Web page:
Grocers in D.C. deploy bag bans, receipt scanners in shoplifting battle

Grocers in D.C. deploy bag bans, receipt scanners in shoplifting battle

Giant Food stores in D.C. launched a ban on large bags. Harris Teeter employees check customer receipts at exits across the District. And at some local Safeway markets, departing customers now face an electronic gate that prevents people from leaving without a receipt.

The measures deployed in recent months mark an escalation of retailers’ efforts to tamp down property crime — a stubborn challenge that has eluded solutions nationwide. While clear data on shoplifting in D.C. is not available, viral videos of people walking out of stores with armfuls and carts of merchandise have unsettled some residents, adding to a perceived sense of lawlessness in the District, even as crime including theft — is trending down overall from last year.

In statements acknowledging the new rules and regulations, supermarket representatives detailed a reality that they said must be met and overcome. The changes were welcomed by D.C. police, who have increased their presence inside and outside retail stores, and along with prosecutors are more aggressively targeting shoplifting. But shoppers were divided in interviews over how the hardening of spaces so integral to their routines would shape their quality of life, with some finding the increased surveillance insulting.

“It’s oppressive, dehumanizing, I could go on and on,” Kelsey Buckner, 44, a shopper at a Safeway location in Adams Morgan, said about the gate at the front of the store Tuesday.

The offending infrastructure, graphite-gray and waist-high, stood sentry yards away at the self-checkout section, flanked by rows of impulse-buy candies and cold drinks offered to the diverse confluence of residents forced to navigate new security measures. The challenge for businesses is to make their store inviting but secure from theft; the same customers who might complain of shoplifters rifling shelves with perceived impunity might also chafe at the inconvenience of bag bans, receipt checks and gates.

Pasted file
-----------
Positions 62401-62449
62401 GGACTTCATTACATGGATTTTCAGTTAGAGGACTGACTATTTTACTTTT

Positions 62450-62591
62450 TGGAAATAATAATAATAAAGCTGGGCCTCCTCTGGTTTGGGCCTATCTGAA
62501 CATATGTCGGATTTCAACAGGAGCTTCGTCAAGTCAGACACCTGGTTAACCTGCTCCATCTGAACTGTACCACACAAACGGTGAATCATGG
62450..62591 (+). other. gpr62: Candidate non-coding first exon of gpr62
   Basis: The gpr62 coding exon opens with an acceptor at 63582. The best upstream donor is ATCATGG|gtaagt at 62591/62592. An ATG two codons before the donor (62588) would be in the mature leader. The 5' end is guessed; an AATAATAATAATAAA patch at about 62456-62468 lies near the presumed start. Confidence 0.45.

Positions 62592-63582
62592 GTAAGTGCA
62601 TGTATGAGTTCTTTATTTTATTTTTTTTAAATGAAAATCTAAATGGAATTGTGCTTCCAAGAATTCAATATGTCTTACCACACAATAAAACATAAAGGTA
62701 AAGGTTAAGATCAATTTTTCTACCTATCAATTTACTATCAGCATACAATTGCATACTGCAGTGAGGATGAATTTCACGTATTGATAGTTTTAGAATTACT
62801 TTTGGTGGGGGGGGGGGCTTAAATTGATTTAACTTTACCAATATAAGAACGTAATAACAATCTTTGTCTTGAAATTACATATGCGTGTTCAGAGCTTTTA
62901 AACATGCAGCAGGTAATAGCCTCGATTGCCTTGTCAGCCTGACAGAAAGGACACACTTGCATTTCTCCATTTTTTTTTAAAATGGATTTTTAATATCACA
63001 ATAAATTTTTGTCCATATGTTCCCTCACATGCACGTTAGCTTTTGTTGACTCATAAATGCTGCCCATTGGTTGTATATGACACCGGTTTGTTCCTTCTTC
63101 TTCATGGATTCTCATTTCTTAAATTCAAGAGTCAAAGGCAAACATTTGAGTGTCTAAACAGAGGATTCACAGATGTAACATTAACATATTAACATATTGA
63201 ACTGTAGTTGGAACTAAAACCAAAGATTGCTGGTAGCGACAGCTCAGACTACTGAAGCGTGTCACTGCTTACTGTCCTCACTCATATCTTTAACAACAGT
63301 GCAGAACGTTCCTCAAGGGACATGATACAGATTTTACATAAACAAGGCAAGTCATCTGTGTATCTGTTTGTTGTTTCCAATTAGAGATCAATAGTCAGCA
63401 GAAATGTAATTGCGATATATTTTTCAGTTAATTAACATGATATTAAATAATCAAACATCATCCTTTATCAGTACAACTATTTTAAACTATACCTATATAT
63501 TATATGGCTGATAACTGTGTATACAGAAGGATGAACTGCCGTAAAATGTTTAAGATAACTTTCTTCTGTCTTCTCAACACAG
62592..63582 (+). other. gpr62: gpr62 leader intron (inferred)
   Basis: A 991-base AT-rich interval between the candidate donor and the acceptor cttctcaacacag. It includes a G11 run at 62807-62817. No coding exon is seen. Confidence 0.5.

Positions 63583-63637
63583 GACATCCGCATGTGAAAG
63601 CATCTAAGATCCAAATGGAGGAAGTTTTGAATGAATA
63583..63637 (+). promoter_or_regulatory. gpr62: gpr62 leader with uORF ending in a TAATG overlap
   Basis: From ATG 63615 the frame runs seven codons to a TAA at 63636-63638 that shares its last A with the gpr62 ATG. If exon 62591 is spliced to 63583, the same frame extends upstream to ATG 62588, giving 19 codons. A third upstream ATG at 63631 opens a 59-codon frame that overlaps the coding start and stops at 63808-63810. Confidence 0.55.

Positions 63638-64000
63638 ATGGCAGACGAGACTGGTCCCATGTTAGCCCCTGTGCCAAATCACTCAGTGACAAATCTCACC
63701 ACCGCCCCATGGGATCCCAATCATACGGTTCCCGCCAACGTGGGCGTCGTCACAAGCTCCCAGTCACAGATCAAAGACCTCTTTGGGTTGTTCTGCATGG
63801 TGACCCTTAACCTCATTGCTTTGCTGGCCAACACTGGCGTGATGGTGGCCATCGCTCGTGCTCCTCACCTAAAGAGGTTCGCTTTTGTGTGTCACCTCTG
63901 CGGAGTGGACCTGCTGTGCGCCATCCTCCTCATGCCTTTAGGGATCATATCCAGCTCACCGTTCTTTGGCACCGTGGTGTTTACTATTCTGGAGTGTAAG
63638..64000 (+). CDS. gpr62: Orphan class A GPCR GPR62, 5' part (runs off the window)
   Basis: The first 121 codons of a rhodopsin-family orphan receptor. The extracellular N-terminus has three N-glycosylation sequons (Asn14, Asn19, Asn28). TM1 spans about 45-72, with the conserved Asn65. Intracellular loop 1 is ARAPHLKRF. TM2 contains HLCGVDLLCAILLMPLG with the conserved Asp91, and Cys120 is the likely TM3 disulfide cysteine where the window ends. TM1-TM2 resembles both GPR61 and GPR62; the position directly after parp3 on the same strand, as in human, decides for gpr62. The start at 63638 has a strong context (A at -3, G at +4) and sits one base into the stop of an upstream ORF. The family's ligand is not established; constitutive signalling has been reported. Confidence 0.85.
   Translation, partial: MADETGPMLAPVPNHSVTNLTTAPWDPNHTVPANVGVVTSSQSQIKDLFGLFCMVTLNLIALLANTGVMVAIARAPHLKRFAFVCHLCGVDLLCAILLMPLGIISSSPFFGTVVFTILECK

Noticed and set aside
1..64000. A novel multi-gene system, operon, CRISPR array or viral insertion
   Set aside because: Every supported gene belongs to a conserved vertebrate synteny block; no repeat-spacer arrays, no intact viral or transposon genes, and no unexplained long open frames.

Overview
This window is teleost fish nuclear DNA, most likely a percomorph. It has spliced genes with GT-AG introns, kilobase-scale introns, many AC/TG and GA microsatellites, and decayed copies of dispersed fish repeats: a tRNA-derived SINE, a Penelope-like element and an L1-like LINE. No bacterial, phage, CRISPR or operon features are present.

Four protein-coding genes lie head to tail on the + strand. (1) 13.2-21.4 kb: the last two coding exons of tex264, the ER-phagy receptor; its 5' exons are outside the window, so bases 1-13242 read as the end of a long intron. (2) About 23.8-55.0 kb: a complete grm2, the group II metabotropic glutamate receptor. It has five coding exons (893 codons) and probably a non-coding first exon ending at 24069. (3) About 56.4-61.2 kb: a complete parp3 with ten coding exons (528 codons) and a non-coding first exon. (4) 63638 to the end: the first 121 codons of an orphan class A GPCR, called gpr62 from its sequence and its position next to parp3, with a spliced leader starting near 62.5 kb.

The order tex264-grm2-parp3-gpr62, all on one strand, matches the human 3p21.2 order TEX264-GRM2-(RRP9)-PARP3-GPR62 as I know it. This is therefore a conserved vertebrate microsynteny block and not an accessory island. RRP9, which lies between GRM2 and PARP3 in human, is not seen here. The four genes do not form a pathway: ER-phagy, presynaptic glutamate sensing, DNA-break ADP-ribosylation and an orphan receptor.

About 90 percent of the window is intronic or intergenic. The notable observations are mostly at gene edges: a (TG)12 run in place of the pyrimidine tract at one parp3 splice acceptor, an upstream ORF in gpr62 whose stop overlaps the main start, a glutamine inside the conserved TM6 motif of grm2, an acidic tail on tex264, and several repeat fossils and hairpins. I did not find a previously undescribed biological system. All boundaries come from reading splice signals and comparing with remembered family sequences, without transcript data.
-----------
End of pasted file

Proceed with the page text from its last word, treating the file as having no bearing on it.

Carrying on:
At the nearby Giant Food in Columbia Heights, customers struggled to adjust to a big-bag ban that had taken effect this past Thursday at select stores in the D.C. region. While the company, which declined an interview request, said in a statement that “open reusable shopping bags” are welcome, duffel bags or those measuring more than 14 by 14 by 6 inches are not.

Customers who want to carry groceries home in larger bags must now leave their prohibited bags upon entering, check out and return to the front of the store to re-bag them — creating chaos when foot traffic surges.

Miguel Atkins, 38, said he first noticed the change when he went shopping at Giant’s Columbia Heights location over the weekend, and a security guard made him take off his backpack before he went inside. He reacted to the rule with resignation.

“It is what it is,” he said.

About a mile away in Adams Morgan, customers at the Harris Teeter said they started getting their receipts checked last month. A spokeswoman for the chain, which also has locations in Navy Yard and NoMa, declined an interview request but said in a statement that its new security measures also include prohibiting suitcases, oversized backpacks and roller bags. The statement said the new measures “will help us maintain a safe shopping experience and continue providing the best service and goods at competitive prices to our customers.”

Justin Tew, 38, who was shopping at the Harris Teeter in Adams Morgan on Tuesday afternoon, said the receipt-checking was “a little annoying, but it’s understandable,” because shoplifting and theft “seems like it’s so out of hand.”